2018 – Annie Lewis – Tanzania
Tanzania is a poor country with a population of some 55 million, many existing on less than £1 a day with life expectancy is 62 years. Annie’s first placement was in the Muhimbili Orthopaedic Institute in Dar es Salaam where she saw patients with injuries following road traffic accidents and from work in the construction and logging industries. Swahili was the principal local language so Annie had to use a ‘phone app for translation purposes! Her second placement was a week in a remote village called Kidodi, an eight-hour bus journey south west of Dar es Salaam Annie stayed with a family, both the parents were nurses and unusually for the area, their house had secure walls. The diet was predominantly starch based and consisted of grains and potatoes.
Annie described how patients could be left outside accident and emergency wards until they had paid up front. Only the well-educated and wealthy would be treated promptly. For childbirth, which Annie observed in Kidodi, services were quite under developed. Women could not afford pain relief and were left very much to their own devices during labour. In hospital, informed consent for treatment was not practiced. Patients often go first to local healers in their community. Infection control was haphazard.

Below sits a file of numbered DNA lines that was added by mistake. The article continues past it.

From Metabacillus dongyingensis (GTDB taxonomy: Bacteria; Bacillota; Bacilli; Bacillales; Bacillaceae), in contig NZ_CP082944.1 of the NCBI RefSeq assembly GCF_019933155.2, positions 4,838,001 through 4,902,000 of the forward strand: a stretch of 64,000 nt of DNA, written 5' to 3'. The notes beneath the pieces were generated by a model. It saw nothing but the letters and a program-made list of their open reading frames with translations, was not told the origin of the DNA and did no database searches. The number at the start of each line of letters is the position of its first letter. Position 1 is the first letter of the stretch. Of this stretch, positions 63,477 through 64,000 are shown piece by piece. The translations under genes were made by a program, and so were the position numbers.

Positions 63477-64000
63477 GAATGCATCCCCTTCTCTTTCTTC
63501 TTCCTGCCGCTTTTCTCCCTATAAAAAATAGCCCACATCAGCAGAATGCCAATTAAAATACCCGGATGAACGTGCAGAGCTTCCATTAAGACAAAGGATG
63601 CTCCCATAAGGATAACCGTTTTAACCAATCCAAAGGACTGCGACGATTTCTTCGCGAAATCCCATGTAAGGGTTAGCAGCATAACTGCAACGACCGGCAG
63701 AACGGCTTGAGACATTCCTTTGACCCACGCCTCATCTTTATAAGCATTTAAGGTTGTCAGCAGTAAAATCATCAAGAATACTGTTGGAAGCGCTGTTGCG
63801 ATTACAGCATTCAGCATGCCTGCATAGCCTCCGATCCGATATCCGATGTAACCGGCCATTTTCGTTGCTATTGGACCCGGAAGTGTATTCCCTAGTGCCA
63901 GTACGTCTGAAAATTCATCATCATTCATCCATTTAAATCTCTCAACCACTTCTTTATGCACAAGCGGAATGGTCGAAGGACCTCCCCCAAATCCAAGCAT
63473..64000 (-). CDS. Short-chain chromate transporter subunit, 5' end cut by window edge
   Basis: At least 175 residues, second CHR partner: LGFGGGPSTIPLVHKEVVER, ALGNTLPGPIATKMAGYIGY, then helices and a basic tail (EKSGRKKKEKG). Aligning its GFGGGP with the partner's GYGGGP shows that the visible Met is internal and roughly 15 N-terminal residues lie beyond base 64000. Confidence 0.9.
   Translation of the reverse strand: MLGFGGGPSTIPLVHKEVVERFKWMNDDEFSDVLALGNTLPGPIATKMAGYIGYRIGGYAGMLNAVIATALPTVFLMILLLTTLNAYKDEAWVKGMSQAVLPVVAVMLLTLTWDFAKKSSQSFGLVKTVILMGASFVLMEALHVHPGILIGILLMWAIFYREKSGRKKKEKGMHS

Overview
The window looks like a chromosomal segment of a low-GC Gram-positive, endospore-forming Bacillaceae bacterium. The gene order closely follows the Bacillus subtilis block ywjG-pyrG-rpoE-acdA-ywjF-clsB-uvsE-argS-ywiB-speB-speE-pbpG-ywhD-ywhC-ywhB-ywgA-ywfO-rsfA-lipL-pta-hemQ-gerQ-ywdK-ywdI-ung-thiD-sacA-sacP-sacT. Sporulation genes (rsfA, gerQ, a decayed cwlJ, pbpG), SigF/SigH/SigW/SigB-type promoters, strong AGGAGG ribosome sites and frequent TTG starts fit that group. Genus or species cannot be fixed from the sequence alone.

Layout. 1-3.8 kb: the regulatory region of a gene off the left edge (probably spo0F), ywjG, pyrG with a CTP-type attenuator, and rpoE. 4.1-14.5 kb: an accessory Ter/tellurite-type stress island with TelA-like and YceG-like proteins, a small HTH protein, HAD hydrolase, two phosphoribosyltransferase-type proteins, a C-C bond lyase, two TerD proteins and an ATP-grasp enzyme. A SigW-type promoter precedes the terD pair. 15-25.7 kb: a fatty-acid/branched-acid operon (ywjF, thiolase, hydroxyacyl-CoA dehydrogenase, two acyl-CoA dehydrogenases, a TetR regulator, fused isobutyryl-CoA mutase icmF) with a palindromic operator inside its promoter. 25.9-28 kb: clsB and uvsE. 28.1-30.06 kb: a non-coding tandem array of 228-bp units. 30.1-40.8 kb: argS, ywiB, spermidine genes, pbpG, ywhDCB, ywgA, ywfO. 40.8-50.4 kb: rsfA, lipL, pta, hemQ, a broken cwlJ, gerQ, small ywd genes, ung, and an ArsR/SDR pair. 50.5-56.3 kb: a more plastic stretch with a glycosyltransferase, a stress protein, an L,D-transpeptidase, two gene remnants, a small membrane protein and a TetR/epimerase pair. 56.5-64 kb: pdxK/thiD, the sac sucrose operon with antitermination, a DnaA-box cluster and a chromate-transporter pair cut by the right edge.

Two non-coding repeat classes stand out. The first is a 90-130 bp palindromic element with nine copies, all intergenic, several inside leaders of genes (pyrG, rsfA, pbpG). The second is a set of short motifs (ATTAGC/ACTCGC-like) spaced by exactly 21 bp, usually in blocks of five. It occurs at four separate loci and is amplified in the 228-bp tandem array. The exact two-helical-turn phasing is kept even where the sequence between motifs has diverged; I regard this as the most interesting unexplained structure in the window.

2017 Ffion Edwards – Uganda
Ffion completed a three week placement working with the East African Playgrounds charity helping build a children’s playground in Uganda. In doing so, she not only learned valuable building techniques such as mixing concrete, planning wood and cleaning tiles, but also worked with teachers and schoolchildren to maximise the impact of the playground on the local community. The construction period itself aroused much curiosity amongst local children and it was a major event for the town when the playground was eventually opened. She especially enjoyed teaching the children playground games from Wales and being able to participate in theirs. The charity prides itself on its ongoing relationship with its partner communities to ensure high standards and continuity of use for the benefit of the children in very deprived areas.